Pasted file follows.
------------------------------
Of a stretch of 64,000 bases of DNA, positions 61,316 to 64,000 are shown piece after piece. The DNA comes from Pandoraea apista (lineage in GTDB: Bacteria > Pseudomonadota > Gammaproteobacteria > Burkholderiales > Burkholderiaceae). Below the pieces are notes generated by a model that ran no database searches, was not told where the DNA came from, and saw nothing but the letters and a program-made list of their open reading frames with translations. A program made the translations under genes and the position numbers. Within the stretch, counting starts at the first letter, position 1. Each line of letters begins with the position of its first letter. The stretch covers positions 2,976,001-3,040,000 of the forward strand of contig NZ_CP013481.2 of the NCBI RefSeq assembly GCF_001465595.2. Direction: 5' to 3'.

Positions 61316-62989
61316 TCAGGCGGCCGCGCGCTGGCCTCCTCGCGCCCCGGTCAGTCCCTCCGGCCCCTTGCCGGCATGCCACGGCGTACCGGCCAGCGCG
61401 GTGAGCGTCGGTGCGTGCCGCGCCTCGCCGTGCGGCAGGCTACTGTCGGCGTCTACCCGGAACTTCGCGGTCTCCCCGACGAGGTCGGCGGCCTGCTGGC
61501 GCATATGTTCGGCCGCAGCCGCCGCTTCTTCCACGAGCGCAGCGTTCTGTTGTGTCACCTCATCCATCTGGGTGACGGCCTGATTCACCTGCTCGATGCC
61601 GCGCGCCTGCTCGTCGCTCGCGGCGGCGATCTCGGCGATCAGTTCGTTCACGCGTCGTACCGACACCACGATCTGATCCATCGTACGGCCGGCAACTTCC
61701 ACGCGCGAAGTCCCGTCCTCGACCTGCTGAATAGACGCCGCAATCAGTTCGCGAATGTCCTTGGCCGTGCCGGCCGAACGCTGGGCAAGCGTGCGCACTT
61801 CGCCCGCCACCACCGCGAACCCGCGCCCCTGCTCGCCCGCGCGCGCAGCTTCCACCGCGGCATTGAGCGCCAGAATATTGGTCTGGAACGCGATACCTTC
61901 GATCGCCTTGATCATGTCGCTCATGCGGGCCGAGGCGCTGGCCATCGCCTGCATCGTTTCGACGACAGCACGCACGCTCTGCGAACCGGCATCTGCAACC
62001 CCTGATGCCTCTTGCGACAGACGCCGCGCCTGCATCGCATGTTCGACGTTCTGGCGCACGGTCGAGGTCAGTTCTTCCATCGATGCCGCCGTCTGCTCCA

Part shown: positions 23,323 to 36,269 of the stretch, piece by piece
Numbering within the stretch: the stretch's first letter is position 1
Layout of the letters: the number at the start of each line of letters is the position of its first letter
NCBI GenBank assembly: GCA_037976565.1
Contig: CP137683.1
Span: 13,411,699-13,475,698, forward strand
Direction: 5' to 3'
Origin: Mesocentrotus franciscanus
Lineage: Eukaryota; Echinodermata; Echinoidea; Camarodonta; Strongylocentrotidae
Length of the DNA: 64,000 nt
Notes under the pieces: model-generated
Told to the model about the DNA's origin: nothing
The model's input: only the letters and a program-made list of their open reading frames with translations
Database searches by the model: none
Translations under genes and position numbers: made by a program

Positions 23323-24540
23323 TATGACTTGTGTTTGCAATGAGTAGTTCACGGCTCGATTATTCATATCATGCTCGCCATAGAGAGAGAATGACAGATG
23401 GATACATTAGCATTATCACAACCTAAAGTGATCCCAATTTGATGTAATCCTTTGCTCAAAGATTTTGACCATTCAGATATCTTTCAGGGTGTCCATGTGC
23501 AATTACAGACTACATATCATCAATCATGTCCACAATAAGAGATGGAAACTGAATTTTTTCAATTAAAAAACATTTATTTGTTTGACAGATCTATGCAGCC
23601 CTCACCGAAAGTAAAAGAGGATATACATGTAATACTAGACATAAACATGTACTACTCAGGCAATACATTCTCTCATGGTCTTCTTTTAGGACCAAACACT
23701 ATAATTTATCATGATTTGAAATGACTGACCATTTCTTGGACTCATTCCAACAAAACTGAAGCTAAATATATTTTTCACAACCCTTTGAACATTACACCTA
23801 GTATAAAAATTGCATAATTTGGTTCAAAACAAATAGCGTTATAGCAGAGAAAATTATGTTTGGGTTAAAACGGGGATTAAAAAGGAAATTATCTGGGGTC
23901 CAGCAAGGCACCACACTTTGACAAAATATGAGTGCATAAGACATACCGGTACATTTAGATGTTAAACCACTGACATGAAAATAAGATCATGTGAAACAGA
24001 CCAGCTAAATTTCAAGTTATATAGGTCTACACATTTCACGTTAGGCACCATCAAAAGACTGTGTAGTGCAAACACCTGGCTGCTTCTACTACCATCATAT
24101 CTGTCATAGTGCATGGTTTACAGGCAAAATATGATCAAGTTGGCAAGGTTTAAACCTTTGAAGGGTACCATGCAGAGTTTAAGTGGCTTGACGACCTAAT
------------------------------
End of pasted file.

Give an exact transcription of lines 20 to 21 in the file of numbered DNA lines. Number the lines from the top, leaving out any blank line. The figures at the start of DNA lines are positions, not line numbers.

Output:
Length of the DNA: 64,000 nt
Notes under the pieces: model-generated